I have spent about three hours a week from January to March volunteering with the program. I prepare and give an ESL class to a small group of women who are farming in the program. I teach different topics each week about things that the farmers will need to know in English. For example, we worked on the names of vegetables and the planting calendar. The students knew more about the farming aspect, and I knew the words in English, so we were teaching each other. That was one of the things I loved the most- seeing the planting guide and seeing when people plant their seeds. I am pretty illiterate in the gardening world, but after looking at the picture-based planting guides that the farmers use, it made so much more sense. I’m exposed to it week after week, so I’ve gained more of an idea of what it would take for me to grow some of my food at home. Another week the lesson was on cooking and recipes and learning how to explain to your customers how to cook what you grow. A lot of the cultures don’t use written recipes, so we started talking about the differences in how people cook things. That class produced a lively discussion that was unplanned but created a lot of cultural exchange, and for me it ended up being one of the highlights of my volunteer experience.
Making the time to volunteer and honoring that commitment has been the most challenging part of the experience. There is sort of an internal battle each week of whether I will make it there or not. I think about if the ESL class members are going to come, and if they want to be there. But even with the snowy weather, at least one person has showed up. So I re-convinced myself every week that I needed to show up and be there too.
I live here in the area, and I really wanted to be more involved in my community. And I have found that volunteering is good for the community, good for the farmers and good for me. So my motivation was really to un-stick some of my selfishness, and I can say that my soul felt at rest in a different way because I was doing something beyond myself.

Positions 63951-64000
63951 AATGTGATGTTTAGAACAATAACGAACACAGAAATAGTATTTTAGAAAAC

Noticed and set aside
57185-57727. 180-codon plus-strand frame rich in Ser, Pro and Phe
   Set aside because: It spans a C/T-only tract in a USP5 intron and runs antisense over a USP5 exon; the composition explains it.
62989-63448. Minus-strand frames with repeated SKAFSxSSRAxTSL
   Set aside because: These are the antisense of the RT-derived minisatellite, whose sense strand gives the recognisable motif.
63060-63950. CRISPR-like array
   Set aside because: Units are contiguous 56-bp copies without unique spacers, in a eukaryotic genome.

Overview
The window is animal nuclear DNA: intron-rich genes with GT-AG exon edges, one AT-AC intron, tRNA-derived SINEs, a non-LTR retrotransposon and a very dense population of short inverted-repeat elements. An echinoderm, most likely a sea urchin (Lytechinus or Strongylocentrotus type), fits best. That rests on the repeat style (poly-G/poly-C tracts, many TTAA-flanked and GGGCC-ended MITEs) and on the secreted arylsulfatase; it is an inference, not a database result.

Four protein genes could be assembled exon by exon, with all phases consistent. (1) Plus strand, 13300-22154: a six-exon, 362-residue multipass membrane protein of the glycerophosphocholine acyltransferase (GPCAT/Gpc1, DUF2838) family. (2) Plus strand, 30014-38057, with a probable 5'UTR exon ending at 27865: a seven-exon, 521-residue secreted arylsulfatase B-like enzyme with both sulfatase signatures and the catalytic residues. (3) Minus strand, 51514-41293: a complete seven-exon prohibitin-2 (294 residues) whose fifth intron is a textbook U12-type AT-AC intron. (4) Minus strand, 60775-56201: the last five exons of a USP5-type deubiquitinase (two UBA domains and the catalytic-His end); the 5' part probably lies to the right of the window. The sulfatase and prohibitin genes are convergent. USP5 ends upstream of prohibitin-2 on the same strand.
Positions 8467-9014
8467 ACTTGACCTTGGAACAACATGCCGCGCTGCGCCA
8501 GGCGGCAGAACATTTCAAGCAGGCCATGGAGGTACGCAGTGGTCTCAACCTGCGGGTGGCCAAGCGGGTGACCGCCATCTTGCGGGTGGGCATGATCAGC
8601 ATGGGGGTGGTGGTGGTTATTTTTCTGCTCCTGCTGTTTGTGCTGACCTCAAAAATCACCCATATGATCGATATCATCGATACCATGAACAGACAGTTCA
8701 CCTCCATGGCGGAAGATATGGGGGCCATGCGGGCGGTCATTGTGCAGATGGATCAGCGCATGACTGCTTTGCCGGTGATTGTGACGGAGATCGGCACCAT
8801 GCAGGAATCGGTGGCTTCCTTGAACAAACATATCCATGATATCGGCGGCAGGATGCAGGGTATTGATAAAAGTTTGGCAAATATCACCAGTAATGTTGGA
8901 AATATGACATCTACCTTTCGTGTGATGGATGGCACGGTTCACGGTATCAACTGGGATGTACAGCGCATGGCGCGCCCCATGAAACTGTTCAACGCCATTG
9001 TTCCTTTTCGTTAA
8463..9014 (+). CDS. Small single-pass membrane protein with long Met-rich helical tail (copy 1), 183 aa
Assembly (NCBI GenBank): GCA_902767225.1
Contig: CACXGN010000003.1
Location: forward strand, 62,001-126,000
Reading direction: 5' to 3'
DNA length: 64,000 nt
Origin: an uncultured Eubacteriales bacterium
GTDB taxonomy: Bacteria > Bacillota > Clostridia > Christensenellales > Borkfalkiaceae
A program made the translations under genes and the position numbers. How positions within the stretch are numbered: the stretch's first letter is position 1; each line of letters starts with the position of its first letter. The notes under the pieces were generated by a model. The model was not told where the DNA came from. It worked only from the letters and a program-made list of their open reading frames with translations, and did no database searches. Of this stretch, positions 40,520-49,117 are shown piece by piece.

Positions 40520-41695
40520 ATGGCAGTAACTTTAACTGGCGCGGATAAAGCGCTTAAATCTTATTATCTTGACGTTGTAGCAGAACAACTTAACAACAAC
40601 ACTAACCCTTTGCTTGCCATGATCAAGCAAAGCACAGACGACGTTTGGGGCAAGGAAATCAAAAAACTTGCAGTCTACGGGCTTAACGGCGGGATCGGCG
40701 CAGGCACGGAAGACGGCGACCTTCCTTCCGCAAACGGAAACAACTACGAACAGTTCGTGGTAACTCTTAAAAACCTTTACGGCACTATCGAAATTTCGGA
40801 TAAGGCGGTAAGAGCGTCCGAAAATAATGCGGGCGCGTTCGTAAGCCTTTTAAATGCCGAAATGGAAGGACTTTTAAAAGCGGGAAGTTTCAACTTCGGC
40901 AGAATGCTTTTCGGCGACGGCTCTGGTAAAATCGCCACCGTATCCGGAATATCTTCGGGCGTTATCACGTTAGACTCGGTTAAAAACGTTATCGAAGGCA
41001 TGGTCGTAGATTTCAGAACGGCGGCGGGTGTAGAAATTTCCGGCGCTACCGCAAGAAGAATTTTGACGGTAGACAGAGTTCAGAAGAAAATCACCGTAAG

One of the most powerful things I have experienced during my time as a volunteer has been to really get to know some of the women I work with and to see them shine. One student in particular is extremely shy in class. Sometimes I wondered if she understood what we are discussing in class, and then she would surprise me by understanding complicated concepts like using our imagination to fill out a sales record for a sample market experience. Even though I knew this before, I experienced over and over firsthand how even though someone may not be proficient in English and able to explain oneself very clearly, that does not mean they don’t know what they are doing. Although this particular farmer was almost painfully shy in class, I saw a whole different side of her when she was working in the greenhouse with the other farmers. She is a leader! She is extremely competent and confident in her farming, and she helps the other women. So I was able to see her skills and abilities and her strengths in a way that I would not have seen just by meeting her at market. In fact, I think about how I’ve seen people at the farmer’s market get so impatient with her or other farmers, and I wish they could see these women in their element. They would not doubt that they know what they’re doing, and I think they would not make as many assumptions about them despite their challenges communicating in English.
For me, volunteering with New Roots has been one of those experiences that makes me want to become even more involved. It has also been personally empowering for me as well. I feel like if these women can accomplish so much with all of the challenges they face, I can accomplish what I set out to do as well! Whether you volunteer here, or somewhere else, it’s just a good thing to do. I’ve been able to connect more deeply with my neighborhood, and I’ve learned where my food comes from along the way.